A survey of Irish business leaders issued today by Deloitte and Enterprise Ireland ahead of the CEO Forum has found that almost seven in ten (68%) Irish CEOs have said they have acted to mitigate against the potential impact of Brexit.
The main areas of mitigation action included scenario planning, changes to supply chain and engaging with government and other agencies.
Ninety five percent of Irish CEOs have said a ‘no deal’ Brexit would have a negative impact on the economy and 59% think it would have a negative impact on their business. Furthermore, 45% said delays in the Brexit deal decision making process were negatively impacting business operations.
Four in ten (44%) said that Brexit had impacted their business over the past 18 months, while almost six in ten (56%) said it had not impacted. Of those who said it had an impact the majority cited a negative impact.
When asked what impact Brexit would have on their business over the next three years three in ten (31%) reported that they thought they would have lower profits, while 10% thought they would have slightly higher or higher profits. A third (34%) reported a negligible change and a quarter (25%) said they did not know or that it was not applicable.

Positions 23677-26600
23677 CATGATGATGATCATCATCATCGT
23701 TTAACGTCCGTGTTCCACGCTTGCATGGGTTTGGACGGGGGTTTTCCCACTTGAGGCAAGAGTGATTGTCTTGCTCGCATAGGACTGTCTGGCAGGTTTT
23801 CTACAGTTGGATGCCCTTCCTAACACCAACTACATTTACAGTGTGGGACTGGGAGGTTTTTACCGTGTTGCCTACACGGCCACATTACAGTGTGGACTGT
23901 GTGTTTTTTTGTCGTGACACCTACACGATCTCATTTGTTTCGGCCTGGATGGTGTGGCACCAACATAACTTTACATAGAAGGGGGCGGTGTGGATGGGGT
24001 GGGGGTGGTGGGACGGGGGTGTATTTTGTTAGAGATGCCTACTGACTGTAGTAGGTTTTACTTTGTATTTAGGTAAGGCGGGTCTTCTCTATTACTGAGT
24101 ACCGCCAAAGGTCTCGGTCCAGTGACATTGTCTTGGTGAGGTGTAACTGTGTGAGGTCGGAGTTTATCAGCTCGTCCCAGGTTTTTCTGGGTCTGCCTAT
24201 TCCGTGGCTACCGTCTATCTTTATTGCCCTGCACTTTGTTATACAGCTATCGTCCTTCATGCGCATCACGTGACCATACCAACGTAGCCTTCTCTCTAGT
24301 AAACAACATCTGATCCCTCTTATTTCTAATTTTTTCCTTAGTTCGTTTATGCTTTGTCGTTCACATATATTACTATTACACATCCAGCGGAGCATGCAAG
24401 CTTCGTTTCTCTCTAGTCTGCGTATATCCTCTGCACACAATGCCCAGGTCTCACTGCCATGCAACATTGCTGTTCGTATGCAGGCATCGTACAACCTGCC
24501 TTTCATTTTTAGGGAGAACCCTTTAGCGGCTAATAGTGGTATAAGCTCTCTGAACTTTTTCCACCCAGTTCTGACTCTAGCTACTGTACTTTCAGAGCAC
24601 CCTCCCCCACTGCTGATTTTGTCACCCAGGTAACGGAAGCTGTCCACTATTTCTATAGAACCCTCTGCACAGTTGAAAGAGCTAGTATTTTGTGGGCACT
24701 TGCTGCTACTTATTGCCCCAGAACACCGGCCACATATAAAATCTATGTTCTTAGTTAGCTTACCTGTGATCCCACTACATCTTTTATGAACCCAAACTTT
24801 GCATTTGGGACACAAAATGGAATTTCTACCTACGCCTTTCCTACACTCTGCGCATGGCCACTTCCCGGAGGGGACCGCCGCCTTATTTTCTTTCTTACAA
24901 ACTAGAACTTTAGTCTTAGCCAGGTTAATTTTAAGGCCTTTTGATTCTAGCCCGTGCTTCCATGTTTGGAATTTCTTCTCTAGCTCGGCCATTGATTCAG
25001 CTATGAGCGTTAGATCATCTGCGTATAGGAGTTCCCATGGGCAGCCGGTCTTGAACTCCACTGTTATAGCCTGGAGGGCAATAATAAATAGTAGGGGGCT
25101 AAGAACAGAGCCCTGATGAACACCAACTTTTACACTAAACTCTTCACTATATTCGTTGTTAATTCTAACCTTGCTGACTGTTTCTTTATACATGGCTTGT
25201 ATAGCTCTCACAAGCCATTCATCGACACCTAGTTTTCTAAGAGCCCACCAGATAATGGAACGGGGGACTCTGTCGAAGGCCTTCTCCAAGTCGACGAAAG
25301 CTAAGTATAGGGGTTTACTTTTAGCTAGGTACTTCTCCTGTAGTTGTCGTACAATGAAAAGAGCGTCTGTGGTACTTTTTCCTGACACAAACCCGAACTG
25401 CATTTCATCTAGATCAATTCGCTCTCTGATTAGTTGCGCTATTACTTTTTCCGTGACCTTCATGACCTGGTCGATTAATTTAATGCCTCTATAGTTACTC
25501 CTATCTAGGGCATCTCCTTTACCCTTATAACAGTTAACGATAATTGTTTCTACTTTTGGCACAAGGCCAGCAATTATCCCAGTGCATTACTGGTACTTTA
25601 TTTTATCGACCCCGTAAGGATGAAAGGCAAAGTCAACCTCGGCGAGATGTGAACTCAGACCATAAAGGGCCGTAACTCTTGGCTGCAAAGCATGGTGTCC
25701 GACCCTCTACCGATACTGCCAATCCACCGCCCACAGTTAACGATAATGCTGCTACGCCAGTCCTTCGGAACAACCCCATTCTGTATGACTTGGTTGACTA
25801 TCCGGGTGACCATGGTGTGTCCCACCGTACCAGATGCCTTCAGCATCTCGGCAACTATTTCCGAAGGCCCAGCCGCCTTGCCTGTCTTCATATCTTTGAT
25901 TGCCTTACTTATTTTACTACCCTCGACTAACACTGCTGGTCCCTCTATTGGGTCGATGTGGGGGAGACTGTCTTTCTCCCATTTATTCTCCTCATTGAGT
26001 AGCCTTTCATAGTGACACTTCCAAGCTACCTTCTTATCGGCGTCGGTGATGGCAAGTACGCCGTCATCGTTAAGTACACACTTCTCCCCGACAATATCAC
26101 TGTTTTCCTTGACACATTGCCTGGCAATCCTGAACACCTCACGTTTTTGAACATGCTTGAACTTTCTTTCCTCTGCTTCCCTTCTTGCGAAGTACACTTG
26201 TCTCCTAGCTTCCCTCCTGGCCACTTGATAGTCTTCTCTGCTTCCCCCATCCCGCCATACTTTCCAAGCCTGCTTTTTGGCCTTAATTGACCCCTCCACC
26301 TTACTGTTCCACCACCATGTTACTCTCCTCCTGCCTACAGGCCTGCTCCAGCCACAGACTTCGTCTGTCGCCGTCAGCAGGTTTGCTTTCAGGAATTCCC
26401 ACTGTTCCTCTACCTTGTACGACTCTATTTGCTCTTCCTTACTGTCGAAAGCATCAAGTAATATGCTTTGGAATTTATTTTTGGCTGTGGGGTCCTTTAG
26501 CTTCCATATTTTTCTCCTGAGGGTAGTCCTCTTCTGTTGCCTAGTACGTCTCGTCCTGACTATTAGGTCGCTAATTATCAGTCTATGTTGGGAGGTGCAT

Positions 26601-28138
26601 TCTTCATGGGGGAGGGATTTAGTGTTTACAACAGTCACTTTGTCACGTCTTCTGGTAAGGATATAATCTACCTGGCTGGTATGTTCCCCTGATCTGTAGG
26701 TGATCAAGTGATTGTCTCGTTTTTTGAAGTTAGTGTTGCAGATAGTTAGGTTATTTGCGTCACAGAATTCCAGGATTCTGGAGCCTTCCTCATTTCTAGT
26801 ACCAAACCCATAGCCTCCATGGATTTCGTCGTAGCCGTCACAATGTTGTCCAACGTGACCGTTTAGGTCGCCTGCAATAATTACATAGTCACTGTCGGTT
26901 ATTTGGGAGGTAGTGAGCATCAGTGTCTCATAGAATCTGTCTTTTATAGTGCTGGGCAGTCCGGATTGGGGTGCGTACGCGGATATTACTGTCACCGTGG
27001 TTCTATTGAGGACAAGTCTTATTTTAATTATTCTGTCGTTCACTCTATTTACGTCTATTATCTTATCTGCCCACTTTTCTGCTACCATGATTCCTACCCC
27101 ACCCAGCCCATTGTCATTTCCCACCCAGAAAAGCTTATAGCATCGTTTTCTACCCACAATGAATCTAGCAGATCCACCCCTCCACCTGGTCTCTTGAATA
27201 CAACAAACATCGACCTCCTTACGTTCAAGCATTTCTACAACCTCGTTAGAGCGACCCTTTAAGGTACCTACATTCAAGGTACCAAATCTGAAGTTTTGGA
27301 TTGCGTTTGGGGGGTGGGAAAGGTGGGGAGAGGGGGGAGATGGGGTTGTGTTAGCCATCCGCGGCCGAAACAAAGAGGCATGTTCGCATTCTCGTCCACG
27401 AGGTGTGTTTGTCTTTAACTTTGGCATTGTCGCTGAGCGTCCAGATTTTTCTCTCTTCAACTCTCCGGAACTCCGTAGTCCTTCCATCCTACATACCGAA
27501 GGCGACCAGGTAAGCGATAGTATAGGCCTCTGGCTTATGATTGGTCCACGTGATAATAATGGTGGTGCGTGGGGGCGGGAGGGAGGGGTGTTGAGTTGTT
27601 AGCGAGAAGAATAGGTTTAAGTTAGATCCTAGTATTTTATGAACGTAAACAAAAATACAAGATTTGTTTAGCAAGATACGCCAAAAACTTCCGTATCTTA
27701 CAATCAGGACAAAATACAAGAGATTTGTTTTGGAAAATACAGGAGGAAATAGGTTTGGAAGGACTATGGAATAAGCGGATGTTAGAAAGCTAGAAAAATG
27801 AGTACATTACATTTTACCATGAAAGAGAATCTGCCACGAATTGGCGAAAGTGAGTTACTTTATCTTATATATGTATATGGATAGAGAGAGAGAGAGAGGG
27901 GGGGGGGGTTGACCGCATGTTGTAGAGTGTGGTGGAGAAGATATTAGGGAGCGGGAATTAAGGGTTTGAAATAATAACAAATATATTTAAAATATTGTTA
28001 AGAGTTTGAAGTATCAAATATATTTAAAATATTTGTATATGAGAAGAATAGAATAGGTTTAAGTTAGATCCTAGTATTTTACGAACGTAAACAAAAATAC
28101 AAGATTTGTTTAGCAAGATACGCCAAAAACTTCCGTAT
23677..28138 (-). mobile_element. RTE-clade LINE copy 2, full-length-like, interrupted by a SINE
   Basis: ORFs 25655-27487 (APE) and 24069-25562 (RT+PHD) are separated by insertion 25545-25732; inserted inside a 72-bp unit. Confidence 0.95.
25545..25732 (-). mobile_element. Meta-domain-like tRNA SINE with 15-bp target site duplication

Nine in ten (93%) Irish CEOs said they are confident about their companies’ prospects for revenue growth in the next year.
Eight in ten (84%) Irish CEOs are planning to expand over the next 12 months. The Eurozone (27%), UK (21%) and North America (20%) were considered the top ‘new markets’ to offer opportunity to grow exports. When asked to identify the markets/countries, within the Eurozone, that offer the most potential/opportunities for their business, respondents listed Germany, France and The Netherlands as the top three.
Speaking on the research, CEO of Deloitte, Brendan Jennings said, "Despite the uncertainty surrounding Brexit, US tax reform, currency fluctuations and Irish tax, Irish business leaders remain optimistic. It’s really interesting that confidence in revenue growth is high among CEOs, but longer term we see that they are more cautious with three in ten expecting lower profits over the next three years as a result of Brexit."
He added, "Brexit is a concern and for those businesses who have yet to put preparedness plans in place, they should consider doing so now to ensure they are fully aware of both the challenges and opportunities."